As Dacko said, “[Localisation] is all about giving gamers – anyone who ends up touching our games and wants to have fun playing them – an experience they count on.” Only a handful of gamers would be willing to play a game ridden with bugs, and even for those few, it likely wouldn’t take long to set it aside and regret investing their hard-earned money in such a flawed experience. That’s why testing is such a crucial part of game development – and one would expect the same level of diligence in localisation testing, but unfortunately, the reality is quite different.

A lack of awareness about localisation processes can lead to unfavourable treatment of translation teams, as experienced by Asia Mleczak (Mana Translation) who had to deal with a legacy translation of a game series she and her team worked on. Players demanded that certain terms remain untranslated, unaware that the localisation team had no control over those decisions. This highlights the need for educating players and the gaming community about the intricacies of localisation to foster appreciation for the efforts made by the localisation teams.

With the increasing automation of game dev, some developers rely on machine-generated translation for efficiency and cost optimisation. However, due to a lack of broader context – or, in some cases, any context at all – this approach often leads to grammatical errors and cultural misunderstandings, especially for languages that differ significantly from English.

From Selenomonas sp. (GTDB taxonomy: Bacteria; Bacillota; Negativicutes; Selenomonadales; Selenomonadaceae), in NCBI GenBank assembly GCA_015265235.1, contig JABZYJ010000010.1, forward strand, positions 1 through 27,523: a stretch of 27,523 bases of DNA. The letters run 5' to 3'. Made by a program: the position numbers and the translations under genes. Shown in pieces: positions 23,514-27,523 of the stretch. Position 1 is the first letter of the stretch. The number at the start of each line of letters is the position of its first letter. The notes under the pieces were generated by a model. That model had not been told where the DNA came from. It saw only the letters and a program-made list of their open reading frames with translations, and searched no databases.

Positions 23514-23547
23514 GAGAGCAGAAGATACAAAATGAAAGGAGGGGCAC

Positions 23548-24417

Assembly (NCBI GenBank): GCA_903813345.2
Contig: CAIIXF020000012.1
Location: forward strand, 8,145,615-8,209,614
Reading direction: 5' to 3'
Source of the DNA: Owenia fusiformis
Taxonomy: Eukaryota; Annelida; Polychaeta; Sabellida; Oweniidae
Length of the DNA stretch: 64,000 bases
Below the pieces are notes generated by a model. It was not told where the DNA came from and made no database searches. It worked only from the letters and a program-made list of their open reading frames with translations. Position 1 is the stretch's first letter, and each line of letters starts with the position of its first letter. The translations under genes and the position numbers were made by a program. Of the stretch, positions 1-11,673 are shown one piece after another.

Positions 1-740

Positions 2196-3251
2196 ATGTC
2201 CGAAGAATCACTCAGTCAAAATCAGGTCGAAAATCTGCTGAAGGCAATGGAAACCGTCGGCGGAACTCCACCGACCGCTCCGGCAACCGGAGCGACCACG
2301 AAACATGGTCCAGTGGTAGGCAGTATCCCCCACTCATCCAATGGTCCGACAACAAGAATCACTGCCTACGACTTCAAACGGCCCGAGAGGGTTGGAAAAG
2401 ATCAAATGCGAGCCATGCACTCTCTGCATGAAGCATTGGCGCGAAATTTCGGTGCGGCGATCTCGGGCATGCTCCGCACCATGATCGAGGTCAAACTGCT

Asia Mleczak (Mana Translation) pointed out a common practice – using automatic tags, e.g. [adjective] silver [noun] knight. While it may work well in English, a language that lacks gendered nouns or declension classes, it can create significant issues in languages like Polish, where adjectives and nouns cannot be automatically combined.

This is where linguistic quality assurance (LQA) becomes crucial. LQA involves thorough testing and validation of localised content to ensure linguistic correctness and cultural appropriateness. Neglecting LQA can result in problematic game mechanics and damage the reputation of both the developers and the game itself. And on the other hand, by investing in LQA, developers can deliver high-quality localised games, leading to enhanced player satisfaction and broader market reach.

Still, different gaming markets have different expectations when it comes to localisation. Szymon Neubauer-Vasquez (locatheart) pointed out that players, particularly in countries like Poland, pay great attention to localisation quality and are quick to vocalise any mistakes they find. Ewa Dacko added that some markets, such as Korea, Japan, and Scandinavia, are known for being exceptionally demanding, half-jokingly remarking that “if Korean players rate [a game] 4/5, then it’s like European players rating it 5/5”. Players in these regions have higher expectations, and even minor linguistic flaws or unnatural expressions can lead to disappointment and potential loss of player engagement.